A single-cylinder engine was used to study the potential of a high-efficiency combustion concept called gasoline direct-injection compression-ignition (GDCI). Low temperature combustion was achieved using multiple injections, intake boost, and moderate EGR to reduce engine-out NOx and PM emissions engine for stringent emissions standards. This combustion strategy benefits from the relatively long ignition delay and high volatility of regular unleaded gasoline fuel. Tests were conducted at 6 bar IMEP - 1500 rpm using various injection strategies with low-to-moderate injection pressure. Results showed that triple injection GDCI achieved about 8 percent greater indicated thermal efficiency and about 14 percent lower specific CO2 emissions relative to diesel baseline tests on the same engine. Heat release rates and combustion noise could be controlled with a multiple-late injection strategy for controlled fuel-air stratification. Estimated heat losses were significantly reduced.
Technical Paper

Mode Transition between Low Temperature Combustion and Conventional Combustion with EGR and Injection Modulation in a Diesel Engine

2011-04-12
2011-01-1389
Mode transition between low temperature combustion and conventional combustion was investigated in a direct injection diesel engine. Low temperature diesel combustion was realized by means of high exhaust gas recirculation rate (69~73%) and early injection timing (-28~ -16 crank angle degree after top dead center) compared with those (20% exhaust gas recirculation rate and -8 crank angle degree after top dead center) of conventional combustion. Tests were carried out at different engine speeds and injection pressures. Exhaust gas recirculation rate was changed transiently by controlling each throttle angle for fresh air and exhaust gas recirculation to implement mode transition. Various durations for throttle transition were applied to investigate the effect of speed change of exhaust gas recirculation rate on the characteristics of mode transition.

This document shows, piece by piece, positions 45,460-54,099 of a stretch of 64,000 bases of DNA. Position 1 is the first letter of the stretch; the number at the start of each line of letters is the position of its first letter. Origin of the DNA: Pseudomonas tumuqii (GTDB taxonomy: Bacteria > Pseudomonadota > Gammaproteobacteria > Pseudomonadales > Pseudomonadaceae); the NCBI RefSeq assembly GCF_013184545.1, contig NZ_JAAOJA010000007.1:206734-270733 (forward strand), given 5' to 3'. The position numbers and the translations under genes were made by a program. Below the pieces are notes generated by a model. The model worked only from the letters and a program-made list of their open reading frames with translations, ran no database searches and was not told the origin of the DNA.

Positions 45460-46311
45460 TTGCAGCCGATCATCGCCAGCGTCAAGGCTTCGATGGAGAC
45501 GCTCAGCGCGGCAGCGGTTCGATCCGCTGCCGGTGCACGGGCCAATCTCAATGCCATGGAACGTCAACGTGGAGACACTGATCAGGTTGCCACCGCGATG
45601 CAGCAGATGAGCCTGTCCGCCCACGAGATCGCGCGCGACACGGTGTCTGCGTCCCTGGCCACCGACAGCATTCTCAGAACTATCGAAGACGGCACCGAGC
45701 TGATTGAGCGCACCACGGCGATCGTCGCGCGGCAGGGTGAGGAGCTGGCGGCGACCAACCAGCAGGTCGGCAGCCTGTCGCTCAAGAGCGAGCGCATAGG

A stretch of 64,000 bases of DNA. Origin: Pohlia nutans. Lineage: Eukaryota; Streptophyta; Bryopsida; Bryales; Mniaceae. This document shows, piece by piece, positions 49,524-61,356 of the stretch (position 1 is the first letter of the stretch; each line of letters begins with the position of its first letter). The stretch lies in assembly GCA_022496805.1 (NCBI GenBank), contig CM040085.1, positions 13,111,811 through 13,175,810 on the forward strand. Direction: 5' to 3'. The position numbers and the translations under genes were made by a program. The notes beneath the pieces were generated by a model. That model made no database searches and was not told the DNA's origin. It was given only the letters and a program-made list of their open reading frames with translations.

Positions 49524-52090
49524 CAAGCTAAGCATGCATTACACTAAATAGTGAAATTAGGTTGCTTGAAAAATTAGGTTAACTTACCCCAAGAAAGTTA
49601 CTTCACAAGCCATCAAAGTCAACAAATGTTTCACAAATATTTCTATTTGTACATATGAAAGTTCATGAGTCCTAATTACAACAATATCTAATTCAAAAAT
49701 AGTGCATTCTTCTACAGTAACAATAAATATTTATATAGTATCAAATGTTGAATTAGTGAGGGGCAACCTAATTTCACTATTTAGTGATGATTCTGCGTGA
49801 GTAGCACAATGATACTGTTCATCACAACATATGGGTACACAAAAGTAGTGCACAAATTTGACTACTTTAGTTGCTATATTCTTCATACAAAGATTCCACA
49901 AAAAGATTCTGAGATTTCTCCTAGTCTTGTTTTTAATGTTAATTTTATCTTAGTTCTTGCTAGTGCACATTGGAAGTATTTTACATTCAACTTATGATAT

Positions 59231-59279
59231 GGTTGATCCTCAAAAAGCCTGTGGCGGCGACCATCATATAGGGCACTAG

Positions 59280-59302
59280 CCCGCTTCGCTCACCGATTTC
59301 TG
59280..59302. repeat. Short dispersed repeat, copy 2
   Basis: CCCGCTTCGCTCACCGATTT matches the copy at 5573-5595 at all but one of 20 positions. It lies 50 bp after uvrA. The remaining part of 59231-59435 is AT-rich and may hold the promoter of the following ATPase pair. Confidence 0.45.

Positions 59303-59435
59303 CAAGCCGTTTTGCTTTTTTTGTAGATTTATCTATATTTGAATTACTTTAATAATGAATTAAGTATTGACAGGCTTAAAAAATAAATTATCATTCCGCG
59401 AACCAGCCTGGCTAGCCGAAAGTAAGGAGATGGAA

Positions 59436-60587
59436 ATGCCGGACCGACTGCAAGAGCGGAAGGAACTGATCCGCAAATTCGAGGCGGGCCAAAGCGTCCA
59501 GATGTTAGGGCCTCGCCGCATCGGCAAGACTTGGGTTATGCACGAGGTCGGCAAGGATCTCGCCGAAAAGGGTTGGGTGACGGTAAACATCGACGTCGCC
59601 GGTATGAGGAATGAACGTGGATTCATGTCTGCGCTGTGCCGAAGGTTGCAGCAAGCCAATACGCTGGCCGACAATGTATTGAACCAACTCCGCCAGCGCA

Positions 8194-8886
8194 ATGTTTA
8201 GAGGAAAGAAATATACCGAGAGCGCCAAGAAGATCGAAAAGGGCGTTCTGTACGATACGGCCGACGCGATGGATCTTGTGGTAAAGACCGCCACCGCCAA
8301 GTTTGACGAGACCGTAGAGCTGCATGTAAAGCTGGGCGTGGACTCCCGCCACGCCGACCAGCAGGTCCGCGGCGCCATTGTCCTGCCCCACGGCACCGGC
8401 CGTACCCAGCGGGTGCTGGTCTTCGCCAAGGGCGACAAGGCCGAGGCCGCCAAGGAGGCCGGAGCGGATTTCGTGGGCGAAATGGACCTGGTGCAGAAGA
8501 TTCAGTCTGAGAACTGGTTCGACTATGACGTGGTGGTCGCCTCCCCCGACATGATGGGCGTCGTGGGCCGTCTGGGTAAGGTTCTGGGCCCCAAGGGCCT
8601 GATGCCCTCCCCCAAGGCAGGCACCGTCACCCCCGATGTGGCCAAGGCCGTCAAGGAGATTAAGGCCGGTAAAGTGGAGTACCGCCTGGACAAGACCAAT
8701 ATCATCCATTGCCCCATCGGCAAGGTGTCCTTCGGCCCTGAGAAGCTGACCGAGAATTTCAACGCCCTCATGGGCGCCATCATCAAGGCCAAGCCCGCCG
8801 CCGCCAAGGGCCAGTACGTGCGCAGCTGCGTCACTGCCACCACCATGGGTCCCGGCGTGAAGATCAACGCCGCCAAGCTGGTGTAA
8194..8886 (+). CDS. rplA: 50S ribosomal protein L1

Technical Paper

Identifying Optimal Operating Points in Terms of Engineering Constraints and Regulated Emissions in Modern Diesel Engines

2011-04-12
2011-01-1388
In recent decades, “physics-based” gas-dynamics simulation tools have been employed to reduce development timescales of IC engines by enabling engineers to carry out parametric examinations and optimisation of alternative engine geometry and operating strategy configurations using desktop PCs. However to date, these models have proved inadequate for optimisation of in-cylinder combustion and emissions characteristics thus extending development timescales through additional experimental development efforts. This research paper describes how a Stochastic Reactor Model (SRM) with reduced chemistry can be employed to successfully determine in-cylinder pressure, heat release and emissions trends from a diesel fuelled engine operated in compression ignition direct injection mode using computations which are completed in 147 seconds per cycle.
Technical Paper

A Hybrid Combustion Control Strategy for Heavy Duty Diesel Engines Based on the Technologies of Multi-Pulse Injections, Variable Boost Pressure and Retarded Intake Valve Closing Timing

2011-04-12
2011-01-1382